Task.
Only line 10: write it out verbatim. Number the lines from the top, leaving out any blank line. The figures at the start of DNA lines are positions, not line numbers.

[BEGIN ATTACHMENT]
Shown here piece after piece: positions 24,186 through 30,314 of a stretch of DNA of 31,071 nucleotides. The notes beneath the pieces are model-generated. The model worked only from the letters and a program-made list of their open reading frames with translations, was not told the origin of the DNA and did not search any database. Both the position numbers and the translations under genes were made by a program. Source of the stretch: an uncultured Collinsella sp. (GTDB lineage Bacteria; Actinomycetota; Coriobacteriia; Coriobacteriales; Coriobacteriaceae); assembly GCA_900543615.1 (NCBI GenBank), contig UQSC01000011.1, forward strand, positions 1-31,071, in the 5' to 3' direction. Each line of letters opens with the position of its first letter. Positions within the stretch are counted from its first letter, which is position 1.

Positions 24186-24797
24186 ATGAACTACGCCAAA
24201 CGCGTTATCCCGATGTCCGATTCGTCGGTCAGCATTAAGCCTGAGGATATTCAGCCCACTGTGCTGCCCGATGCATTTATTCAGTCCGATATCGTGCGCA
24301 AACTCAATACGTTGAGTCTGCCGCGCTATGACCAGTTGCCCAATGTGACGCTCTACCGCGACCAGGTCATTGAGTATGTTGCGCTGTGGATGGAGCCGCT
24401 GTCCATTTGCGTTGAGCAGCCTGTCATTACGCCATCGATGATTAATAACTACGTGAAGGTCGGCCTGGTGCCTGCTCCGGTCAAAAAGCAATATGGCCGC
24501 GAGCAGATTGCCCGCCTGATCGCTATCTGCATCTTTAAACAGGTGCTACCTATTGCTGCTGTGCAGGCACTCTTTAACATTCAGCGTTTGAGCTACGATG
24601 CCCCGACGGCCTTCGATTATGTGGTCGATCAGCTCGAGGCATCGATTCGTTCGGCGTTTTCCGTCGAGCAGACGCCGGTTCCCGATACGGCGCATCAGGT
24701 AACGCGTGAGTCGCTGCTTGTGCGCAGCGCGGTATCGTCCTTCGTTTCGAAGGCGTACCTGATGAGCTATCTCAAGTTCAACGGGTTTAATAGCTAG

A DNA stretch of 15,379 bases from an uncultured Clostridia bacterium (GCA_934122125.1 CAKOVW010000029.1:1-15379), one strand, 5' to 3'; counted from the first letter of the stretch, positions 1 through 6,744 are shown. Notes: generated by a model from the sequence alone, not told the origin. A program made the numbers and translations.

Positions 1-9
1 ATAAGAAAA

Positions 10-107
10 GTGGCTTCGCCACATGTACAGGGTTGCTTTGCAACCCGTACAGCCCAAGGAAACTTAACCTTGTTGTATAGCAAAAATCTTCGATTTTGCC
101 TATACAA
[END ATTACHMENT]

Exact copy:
A DNA stretch of 15,379 bases from an uncultured Clostridia bacterium (GCA_934122125.1 CAKOVW010000029.1:1-15379), one strand, 5' to 3'; counted from the first letter of the stretch, positions 1 through 6,744 are shown. Notes: generated by a model from the sequence alone, not told the origin. A program made the numbers and translations.